But, should he receive a hand-off, the running back creates an indelible advantage against his opponent, considering he’s off to a running start toward the outside of the line-of-scrimmage. If the tight ends on either side can seal off the defensive ends, there’s just no way that an outside linebacker can make a play without giving up several yards–assuming, of course, he’s not blocked first. Should he cheat to the outside, there’s a gaping hole left in the middle of the field for the quarterback power, or a play-action seam, considering how much he’d be giving up inside.

Yeah, I know. Imagine how Jets’ head coach Rex Ryan–reveled as one of the brightest defensive minds in the league–felt after 60 minutes of that.

Not sure if it spawned the name, but then kids run wild.

Even if they can anticipate what’s coming, it’s crucial that they maintain discipline and respect all of the other options. If not, as happens each and every time Ronnie Brown gets his fantasy owners points for a touchdown pass, you’ll get burned.

Paying more close attention to the Xes and Os, the defense simply can’t win the numbers game imposed by the formation.

Let’s assume that the defense stacks the box–the most hyperbolic reaction to the look–and loads eight defenders at the line-of-scrimmage. One safety plays over the top, while one corner lines up on each wide receiver. Even though one of them is a true quarterback, the opposition still must allocate a defender to prevent any trickeration or antics–say, for example, a quick screen or double-pass. Stuff like that.

What’s now happened is, rather than the 10-to-11 advantage that the defense used to enjoy, when there was a quarterback under center that would be distributing the football to one of his teammates, the playing field becomes evened. Now that a running back, a much more athletic body capable of running or throwing, is receiving a direct shotgun snap, there’s no longer the same necessity for the football to change hands.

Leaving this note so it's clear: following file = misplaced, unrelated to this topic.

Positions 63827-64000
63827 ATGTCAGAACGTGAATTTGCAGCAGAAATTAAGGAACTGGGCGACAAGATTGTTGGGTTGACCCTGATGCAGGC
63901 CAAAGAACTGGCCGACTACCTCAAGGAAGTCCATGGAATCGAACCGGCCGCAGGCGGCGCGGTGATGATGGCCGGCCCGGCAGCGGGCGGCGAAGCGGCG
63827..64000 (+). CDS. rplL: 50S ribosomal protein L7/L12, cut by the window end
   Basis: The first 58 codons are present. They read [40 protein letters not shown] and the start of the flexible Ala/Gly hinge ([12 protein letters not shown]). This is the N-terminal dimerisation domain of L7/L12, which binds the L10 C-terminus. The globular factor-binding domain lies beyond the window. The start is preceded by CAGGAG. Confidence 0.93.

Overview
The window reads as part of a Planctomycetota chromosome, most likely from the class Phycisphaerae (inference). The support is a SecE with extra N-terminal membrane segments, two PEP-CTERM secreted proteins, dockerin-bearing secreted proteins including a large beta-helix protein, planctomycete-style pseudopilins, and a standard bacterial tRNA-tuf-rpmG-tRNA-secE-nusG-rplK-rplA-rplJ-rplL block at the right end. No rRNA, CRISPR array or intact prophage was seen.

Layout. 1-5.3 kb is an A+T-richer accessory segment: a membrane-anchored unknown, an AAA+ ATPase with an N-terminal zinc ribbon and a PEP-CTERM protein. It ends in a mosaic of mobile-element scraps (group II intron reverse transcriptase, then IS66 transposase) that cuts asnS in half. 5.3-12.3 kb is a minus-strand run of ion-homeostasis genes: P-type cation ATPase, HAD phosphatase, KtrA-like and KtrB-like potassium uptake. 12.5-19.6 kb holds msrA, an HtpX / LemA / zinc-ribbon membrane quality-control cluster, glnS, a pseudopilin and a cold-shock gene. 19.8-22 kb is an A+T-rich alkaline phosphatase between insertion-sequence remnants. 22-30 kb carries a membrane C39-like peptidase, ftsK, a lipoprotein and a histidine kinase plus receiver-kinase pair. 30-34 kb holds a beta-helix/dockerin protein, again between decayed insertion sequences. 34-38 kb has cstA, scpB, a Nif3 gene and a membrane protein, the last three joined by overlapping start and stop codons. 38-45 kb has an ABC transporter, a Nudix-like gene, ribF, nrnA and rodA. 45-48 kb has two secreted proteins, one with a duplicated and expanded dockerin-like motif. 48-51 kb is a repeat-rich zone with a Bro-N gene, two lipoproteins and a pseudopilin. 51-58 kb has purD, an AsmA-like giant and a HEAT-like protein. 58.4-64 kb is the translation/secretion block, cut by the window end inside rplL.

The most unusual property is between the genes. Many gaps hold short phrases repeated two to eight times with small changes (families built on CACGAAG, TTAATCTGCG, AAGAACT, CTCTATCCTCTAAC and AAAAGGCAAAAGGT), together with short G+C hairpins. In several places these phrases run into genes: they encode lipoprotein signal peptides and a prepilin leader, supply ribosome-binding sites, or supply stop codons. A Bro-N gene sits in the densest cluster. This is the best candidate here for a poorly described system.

There’s not, per se, a disadvantage, considering that a safety can step up and make the tackle. But any such play would likely take place five or six yards downfield. If I’m an offensive coordinator, I’ll take that any day.

  • So, if the Wildcat is so unstoppable, why isn’t it run every play?

It’s not that it’s impossible to defend against, but on paper, it just creates a favorable pre-snap scenario for the offense. Like any other play an offensive coordinator conjures up, there’s no compensating for blown assignments, mismatches in talent, and, especially, miscues and penalties.

The Wildcat also isn’t practical for certain down-and-distances. Imagine the multitude of household appliances that would be thrown at Philadelphia television sets if the Eagles trotted Westbrook out for a Wildcat play on 3rd and 16.

On the field, the Wildcat is a cancer to its opposition in the red-zone, where defensive players are much more apt to overreact and play undisciplined football. Play-calling also generally becomes more aggressive, allowing an offense to exploit vacated zones in a defensive front. It also can be used to chew up clock, or just as a change of pace that keeps a defense consistently on its toes, changing gears–whatever you want to call it.

But most of the damage, believe it or not, takes place during the week in practice before a defense even faces the Wildcat.

Because it’s such a nouveau offensive approach, there are so few players, let alone coordinators, that have any experience dealing with it. So, like anything else you’re unsure of, it gets practiced. Over, and over, and over, and over…

Even the most Wildcat-heavy game-plans will only roll it out, at most, 15 plays per game. Considering the average NJAC offense averages 67.25 offensive snaps, that’s no more than any other personnel package. But the amount of time needed to prepare for the formation’s various nooks and crannies (well, just nooks I guess) detracts precious minutes away from prepping for everything else–frankly a much more worthy cause. If you’re not going to get burned by the Wildcat itself, the off-the-field distraction created by it can certainly take its toll on any opposing defense.


I hope all of you enjoy reading that as much as I did writing it. And, as always, to see your questions answered, fill out the form below…